G3 heralds the end of APS-C DSLRs

Started May 13, 2011 | Discussions thread
Lee Jay Forum Pro • Posts: 51,880
Re: Even if you were right, you'd be wrong

Anders W wrote:

ljfinger wrote:

Depends on what I'd want to do there. I routinely go with my 24-105/4L IS and my Sigma 15mm fisheye. The 24-105 is as fast as your primes but far more flexible.

No, that kit is neither as fast, nor as flexible with respect to FOV as the one I proposed.

24-105 is equivalent to f2 on 4/3, over the entire range. That's faster.

The fish is wider, faster and better optically than the 7-14.

The fish is a fish.

And it defishes quite excellently. I've pretty much stopped using my rectilinear ultrawide because the fish is faster, wider, and more flexible.

You can't shoot this shot with a rectilinear.

But I can shoot rectilinear shots with the fish.

We can discuss it in relation to the Panasonic fish if you like. But I am talking about rectilinear lenses. What do you propose to go with your Canon 5D kit here apart from the 24-105/4L IS that you already mentioned.

The fisheye, just like I said. It's equivalent to an f/1.4 fisheye on 4/3. It's quite good in low-light, and I was shooting with it at ISO 3200 and f/2.8 just the other day.

If I really needed long-reach in a small package, there'd be no way to get something as effectively slow as the 45-200 so it would be bigger (and two stops faster, which is often important at the long end).

OK. It seems you have difficulties here. So let me propose my Minolta MD 85/2 (54 mm long, 280 g) as an alternative to the 45-200 and see what you can come up with.

That's equivalent to about 170mm and f/4 on full-frame. The 24-105 is a bit short for that. If that was important, I might switch to something like the 17-40L and 70-200/4L IS, which just about covers the equivalent of 8.5mm to 100mm all at f/2 on 4/3.

Now on to what you have to say about the T3 kit versus the GH2 kit


It has a far-superior viewfinder

In what respect? That of the GH2 is larger, brighter, has 100% coverage, covers the frame exactly, and allows magnification.

The T3 has no lag, unlimited dynamic range and it uses no power.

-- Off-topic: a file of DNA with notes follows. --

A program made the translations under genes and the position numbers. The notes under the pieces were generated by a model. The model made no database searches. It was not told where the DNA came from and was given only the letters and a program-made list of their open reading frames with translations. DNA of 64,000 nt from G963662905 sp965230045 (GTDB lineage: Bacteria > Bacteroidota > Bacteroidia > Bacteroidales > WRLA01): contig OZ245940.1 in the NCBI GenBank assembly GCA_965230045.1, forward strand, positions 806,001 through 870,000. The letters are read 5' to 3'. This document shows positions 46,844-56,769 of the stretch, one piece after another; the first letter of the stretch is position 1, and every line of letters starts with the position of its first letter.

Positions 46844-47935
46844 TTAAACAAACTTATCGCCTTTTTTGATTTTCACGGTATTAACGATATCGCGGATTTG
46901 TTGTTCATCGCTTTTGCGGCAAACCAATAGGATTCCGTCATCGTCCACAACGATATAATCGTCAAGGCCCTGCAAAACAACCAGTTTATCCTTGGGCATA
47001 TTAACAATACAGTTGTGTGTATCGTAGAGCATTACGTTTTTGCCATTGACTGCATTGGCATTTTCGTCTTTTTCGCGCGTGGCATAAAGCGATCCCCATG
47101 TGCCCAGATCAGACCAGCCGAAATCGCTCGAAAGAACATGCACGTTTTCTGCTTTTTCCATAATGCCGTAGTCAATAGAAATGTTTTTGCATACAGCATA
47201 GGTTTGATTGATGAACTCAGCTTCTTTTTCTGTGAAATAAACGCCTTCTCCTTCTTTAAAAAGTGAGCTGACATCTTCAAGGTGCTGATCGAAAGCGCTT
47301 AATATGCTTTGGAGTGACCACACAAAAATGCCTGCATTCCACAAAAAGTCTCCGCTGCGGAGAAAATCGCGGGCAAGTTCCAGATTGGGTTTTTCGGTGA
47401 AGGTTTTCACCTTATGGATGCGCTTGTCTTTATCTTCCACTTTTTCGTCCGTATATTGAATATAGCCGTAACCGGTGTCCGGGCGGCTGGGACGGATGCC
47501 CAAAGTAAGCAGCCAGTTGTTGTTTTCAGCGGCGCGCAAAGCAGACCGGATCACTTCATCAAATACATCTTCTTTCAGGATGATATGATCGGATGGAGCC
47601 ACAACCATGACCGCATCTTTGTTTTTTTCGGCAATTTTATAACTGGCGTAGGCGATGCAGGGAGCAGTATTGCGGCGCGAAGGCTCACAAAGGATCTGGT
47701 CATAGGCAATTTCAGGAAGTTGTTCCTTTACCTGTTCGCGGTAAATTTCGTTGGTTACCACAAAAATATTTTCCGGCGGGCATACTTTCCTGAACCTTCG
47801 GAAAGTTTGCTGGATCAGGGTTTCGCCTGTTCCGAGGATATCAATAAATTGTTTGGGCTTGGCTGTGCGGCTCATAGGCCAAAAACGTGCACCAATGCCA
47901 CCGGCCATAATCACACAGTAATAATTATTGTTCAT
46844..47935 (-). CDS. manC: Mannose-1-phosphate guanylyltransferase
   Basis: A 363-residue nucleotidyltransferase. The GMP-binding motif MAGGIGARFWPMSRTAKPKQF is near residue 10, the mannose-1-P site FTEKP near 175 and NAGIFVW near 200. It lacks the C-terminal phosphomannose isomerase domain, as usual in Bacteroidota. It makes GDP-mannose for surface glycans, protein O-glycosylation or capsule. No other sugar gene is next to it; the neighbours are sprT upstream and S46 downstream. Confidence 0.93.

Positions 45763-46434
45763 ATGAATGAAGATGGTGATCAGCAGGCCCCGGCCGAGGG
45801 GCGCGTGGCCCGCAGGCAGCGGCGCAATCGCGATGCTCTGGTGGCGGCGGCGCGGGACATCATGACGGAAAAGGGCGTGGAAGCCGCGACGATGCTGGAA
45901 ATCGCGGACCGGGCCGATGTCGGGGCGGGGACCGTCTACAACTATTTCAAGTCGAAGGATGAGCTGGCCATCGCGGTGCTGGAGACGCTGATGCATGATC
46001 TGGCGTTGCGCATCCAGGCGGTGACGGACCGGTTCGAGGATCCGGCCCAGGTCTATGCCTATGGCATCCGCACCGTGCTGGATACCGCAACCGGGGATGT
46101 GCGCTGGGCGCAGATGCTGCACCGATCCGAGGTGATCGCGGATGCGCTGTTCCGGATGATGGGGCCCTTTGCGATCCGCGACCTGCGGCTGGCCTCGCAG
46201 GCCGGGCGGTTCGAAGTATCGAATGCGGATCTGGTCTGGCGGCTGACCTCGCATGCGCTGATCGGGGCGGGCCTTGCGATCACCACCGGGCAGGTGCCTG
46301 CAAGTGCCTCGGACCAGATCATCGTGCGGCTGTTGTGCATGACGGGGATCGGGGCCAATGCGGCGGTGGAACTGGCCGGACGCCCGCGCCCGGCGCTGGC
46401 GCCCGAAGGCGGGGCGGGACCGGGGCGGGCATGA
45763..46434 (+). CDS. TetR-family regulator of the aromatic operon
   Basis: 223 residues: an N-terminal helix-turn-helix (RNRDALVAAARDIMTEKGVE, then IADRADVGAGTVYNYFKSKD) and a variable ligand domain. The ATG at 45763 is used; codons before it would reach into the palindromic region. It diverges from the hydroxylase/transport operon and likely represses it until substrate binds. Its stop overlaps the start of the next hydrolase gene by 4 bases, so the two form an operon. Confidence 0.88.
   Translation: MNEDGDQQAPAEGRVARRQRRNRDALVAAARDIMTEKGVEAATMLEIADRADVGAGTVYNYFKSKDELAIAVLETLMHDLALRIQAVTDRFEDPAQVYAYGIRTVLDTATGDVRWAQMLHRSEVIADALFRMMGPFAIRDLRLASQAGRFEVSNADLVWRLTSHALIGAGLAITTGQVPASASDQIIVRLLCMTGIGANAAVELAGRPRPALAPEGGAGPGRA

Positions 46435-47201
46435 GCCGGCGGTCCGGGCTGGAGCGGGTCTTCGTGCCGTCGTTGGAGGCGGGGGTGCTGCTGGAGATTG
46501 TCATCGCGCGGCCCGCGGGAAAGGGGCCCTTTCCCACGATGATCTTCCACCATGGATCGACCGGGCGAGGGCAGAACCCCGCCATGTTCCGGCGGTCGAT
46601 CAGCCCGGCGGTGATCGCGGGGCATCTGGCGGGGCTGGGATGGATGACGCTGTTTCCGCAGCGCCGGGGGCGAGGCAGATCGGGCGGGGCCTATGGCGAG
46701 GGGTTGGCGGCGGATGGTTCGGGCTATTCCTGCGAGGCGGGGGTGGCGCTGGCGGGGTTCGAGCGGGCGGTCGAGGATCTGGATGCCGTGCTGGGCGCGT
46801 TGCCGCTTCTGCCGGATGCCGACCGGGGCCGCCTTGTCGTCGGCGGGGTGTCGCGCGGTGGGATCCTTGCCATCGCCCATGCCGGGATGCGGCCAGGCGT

autofocus system

Accuracy according to optyczne.pl
T3i: 32.5 % perfectly accurate shots
GH2: 87.5% perfectly accurate shots

Useless test, as I've gone into in the past. I have a T2i and it basically doesn't miss at all on stationary shots, and it'll track fast-moving subjects with reasonable performance. These guys have no clue how to test focus performance if they think the T3 only gets 1/3 of its shots in focus. I have nearly 20,000 shots to prove otherwise, some of which were in very tough conditions.

AF-times/shutter lag according to Imaging Resouces:
T3i full AF: 0.283 s
GH2 full AF: 0.273 s

T3i prefocused: 0.087 s
GH2 prefocused: 0.068 s

T3i manual focus: 0.114 s
GH2 manual focus: 0.077 s

I don't know what the hurry is on stationary subjects. Time to achieve initial focus is irrelevant. Try tracking moving subjects and the story will be vastly different. Try low-contrast small subjects and the story will be different as well. Contrast detect doesn't allow precision focusing (focusing on tiny portions of the frame, ignoring the rest). Try focusing in the iris without focusing on the eyelashes with ultra-shallow DOF and you'll see what I mean. Try focusing on a subject behind a wire mesh and you'll have similar trouble. No problem with PDAF.

and sensor

The DxoMark DR curves (which not only provides good indications of DR per se but also of shadow noise at higher ISO) is virtually a copy of that for the GH2, in spite of the smaller area of the m43 sensor.

And the images I posted in response to the OP of this thread demonstrate conclusively otherwise.

and it has video crop modes which can be really useful sometimes.

Like which ones superior to those found on the GH2?

640x480 at 7x (100%).

Tokina 10-17

Doesn't exist.

That's odd. I have one.

Again, I thought we were discussing rectilinear lenses rather than special-effects things.

A fish is not a special effects thing. A fish is superior to rectilinear lenses in many areas.

It's quite a nice lens. Very flexible. Twice as wide as the 7-14, but can be a rectilinear from around 13mm and up that's just as wide.

The Tokina 10-17 is a fisheye at all focal lengths. What do you propose as a replacement within your 1.7 kig limit when it comes to rectilinear lenses?

The fisheye. This was taken with it. Is this not rectilinear enough for you?

Tamron 18-270VC

Mediocre optically like most superzooms.

Actually, it's quite good, and I've used it myself on a high-pixel-count 1.6-crop camera. I was quite surprised.

Based on the tests I have seen, it's about as mediocre as you'd expect from any superzoom. You can't expect one of those to go equal with two separate zooms, both of which in the 3X to 4X range.

And yet, it produces sharp shots across the full range in good light.

Canon 50 1.8

No star optically. Cheap build. Not on a par with the Minolta MD 50/1.4.

And, on top of that, where's your equivalen to the Panasonic 20/1.7?

I was using the 50/1.8 for both, if you don't like that use the 35/2 and 85/1.8, both of which are superior, especially the 85/1.8 which is one of the fastest focusing lenses ever built. Very small and light, and I've owned and used both (still own the 85/1.8).

How can a 50 on APS-C replace a 40 on m43? And how do you fit both of these within the overall weight restriction?

Add it up. I was well under before, the 35 is about the same size as the 50 and the 85 is small and light as well. I might be a hundred grams or so over.

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Lee Jay
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